In absolute terms, the contraceptive performance of program and non-program service outlets have reported a sale of 149.278 million units of Condoms, 6.223 million cycles of Oral Pills, 1.315 million insertions of Internal Uterine Devices (IUDs) and 2.705 million vials of Injectables. Also 119,582 Contraceptive Surgery (CS) cases have been performed during the financial year 2011-12.
At national level, method-wise comparison during 2011-12 over 2010-11, in terms of CYP, has shown an increase in Oral Pills (7.2 percent) and IUDs (8.8 percent) whereas a decrease of 7.7 percent in Condoms, 9.7 percent in Injectables and 11.7 percent in Contraceptive Surgery (CS) cases has been observed.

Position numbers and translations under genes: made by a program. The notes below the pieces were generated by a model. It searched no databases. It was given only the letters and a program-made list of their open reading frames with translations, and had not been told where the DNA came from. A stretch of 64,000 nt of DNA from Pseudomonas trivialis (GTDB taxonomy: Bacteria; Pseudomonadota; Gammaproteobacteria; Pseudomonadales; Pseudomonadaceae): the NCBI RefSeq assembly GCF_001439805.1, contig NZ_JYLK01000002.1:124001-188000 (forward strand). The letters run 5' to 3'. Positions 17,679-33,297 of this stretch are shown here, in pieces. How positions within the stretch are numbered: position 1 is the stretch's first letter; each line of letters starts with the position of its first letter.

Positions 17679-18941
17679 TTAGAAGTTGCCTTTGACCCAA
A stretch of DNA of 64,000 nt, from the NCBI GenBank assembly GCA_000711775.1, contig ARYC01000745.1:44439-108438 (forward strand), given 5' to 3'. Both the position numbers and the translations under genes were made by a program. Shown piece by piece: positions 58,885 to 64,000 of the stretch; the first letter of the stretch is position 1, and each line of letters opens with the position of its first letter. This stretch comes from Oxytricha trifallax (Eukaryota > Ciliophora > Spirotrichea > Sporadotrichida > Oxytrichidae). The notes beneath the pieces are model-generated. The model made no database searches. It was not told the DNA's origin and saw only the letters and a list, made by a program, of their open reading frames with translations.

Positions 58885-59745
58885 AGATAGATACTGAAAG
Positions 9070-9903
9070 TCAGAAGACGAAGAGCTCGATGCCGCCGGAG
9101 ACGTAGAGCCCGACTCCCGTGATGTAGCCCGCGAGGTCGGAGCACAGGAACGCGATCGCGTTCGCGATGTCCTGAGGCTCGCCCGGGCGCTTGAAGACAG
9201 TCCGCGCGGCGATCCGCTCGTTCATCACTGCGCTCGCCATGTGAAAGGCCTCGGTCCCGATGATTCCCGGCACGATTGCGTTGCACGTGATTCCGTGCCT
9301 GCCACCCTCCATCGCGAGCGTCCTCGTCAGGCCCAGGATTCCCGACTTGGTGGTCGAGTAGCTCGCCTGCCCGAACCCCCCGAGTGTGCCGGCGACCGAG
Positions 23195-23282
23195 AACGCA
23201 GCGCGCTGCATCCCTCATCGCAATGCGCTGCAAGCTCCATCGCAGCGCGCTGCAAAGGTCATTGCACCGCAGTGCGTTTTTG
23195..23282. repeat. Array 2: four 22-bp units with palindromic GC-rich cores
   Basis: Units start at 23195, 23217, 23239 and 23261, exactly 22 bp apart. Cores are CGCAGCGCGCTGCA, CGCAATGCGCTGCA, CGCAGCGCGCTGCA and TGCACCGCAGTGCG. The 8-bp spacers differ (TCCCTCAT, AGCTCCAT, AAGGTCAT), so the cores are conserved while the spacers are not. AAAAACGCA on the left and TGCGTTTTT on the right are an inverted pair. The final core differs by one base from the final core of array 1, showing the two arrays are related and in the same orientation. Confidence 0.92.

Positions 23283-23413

The Contraceptive Performance Report was prepared on the basis of data received from Provincial Population Welfare Departments (PPWDs), Population Welfare Departments AJK, GB and FATA, the District Population Welfare Office, ICT, Islamabad, Family Planning Association of Pakistan (FPAP) , Marie Stopes Society of Pakistan (NGO), Social Marketing of Contraceptive (SMC), Regional Training Institutes (RTIs) and Public-private Partnership(PPP)/Target Groups Institutes(TGIs).
I believe it would be better if, instead of exposing their children to such disparate and wild information, parents have an honest talk. PHOTO: REUTERS
Due to some myopic stigmas related to sexual and reproductive health rightsissues in our country, parents normally refrain from discussing such topics with children. The result is that sometimes children without awareness have extreme trouble in dealing with this.